As Al, Antero and I walked along the beach admiring the entries in this year’s Grand Beach International Sand Castle Competition, we noticed that a lot of them had the phrase ‘Vive La Paul’ engraved in them.
I talked with a woman who was also in awe of the sand sculptures scattered along the beach.
“Who is Paul?” I asked her.
A young boy playing in the sand next to us casually remarked, “He was my uncle.”
I then talked with the boy’s Aunt Cindy, who was Paul’s wife. She shared with me how she and Paul were both firefighters in Winnipeg. Paul had been a firefighter for 19 years.
Grand Beach was one of their favourite getaways. Paul had battled with depression for years and six weeks ago committed suicide.
I was surprised at her candid attitude. “I’m not ashamed of what he did,” she told me.
Many people I talked with on the beach knew Paul Lafrance as one of the nicest, kindest people they had ever met. Many did not know that he suffered from depression.
Indeed, depression is one of the ‘silent’ mental illnesses that many people in society deal with. Remember the shock and surprise when Robin Williams took his life after battling depression.
This year’s Sand Castle Competition was dedicated to the memory of Paul Lafrance. The competition raised funds for McDonald Youth Services and raised awareness for mental health and depression.
One of the most elaborate sand castles was not a part of the competition and took about a week to create. It stood over 12 feet tall.
Majid Kerman, his wife Rozita Mohammadi and their 7-year-old daughter Selina were the first prize winners of the Sand Castle Competition. The family moved to Selkirk from Iran a few years back and have entered the competition a few times.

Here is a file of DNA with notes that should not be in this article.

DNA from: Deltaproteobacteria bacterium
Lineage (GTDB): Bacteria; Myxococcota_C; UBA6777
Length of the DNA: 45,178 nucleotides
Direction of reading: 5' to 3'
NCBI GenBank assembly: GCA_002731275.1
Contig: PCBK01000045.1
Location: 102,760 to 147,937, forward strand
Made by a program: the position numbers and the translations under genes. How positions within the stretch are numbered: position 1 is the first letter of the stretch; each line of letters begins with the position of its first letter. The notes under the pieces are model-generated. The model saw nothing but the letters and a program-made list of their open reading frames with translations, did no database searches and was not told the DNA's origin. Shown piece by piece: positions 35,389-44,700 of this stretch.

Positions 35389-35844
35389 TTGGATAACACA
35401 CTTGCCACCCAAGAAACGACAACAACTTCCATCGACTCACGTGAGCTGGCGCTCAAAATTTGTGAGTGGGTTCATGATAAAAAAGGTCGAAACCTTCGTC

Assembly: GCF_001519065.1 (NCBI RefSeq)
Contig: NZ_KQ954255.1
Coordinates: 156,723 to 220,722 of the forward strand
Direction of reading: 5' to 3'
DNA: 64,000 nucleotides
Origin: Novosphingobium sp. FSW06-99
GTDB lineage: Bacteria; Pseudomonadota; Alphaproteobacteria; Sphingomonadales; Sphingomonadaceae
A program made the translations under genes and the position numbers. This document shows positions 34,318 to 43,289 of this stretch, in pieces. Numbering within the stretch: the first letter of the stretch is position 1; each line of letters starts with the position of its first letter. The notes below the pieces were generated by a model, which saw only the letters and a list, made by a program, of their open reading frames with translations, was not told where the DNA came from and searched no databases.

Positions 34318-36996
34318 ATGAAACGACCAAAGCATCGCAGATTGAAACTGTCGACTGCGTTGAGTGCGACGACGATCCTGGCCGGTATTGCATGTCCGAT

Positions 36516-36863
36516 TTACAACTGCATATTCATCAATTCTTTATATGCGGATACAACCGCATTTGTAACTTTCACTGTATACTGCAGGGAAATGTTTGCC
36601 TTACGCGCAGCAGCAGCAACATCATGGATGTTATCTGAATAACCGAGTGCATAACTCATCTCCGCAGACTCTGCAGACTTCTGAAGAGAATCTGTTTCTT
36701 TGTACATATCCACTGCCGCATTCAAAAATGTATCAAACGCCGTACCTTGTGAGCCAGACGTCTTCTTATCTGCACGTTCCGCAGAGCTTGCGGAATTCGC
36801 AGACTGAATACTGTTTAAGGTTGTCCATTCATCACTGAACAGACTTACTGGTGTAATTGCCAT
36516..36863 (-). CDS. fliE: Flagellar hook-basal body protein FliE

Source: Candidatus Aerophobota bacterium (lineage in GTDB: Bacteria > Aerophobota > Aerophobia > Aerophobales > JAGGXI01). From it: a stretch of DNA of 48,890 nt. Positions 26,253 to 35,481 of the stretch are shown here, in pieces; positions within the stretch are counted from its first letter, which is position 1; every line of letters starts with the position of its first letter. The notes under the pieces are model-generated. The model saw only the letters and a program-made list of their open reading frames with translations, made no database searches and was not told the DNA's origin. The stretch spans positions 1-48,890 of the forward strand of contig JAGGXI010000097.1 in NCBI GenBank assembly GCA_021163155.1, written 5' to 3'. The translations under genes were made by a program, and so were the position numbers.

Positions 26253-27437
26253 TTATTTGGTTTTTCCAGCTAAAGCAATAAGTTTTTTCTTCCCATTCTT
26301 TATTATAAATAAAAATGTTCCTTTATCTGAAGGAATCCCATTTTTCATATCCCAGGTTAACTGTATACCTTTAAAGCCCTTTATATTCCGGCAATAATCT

This year Kerman decided to create a piece which brought attention to depression. The piece depicted a strong man on his knees with a snake wrapped around him. There was also a chain between the man and the snake.
Kerman explained that the snake represented depression and how it can grab hold of even the strongest person and bring them to their knees. The chain represented how binding this ailment can be for some. It took five hours to complete.
The second place winning sand castle was a surrealistic mountain, while the third place winner was entitled ‘Another Day In Paradise.’
On the way out of the beach, I came across a future contender for the Sand Castle Competition. Xavier Camancho’s Sand Castle was pretty impressive, and his grandmother was quite proud of him.
Going to the beach may be another day in paradise, but for some who battle depression, life isn’t always easy. So if you know someone who is depressed, lend them a shoulder to lean on, tell them you love them, let them know you care.
Vive La Paul
All Photos by Doug Kretchmer
To see slideshow by QUIDAM, click here: https://youtu.be/nY69CGaaltQ
Music by VAMBO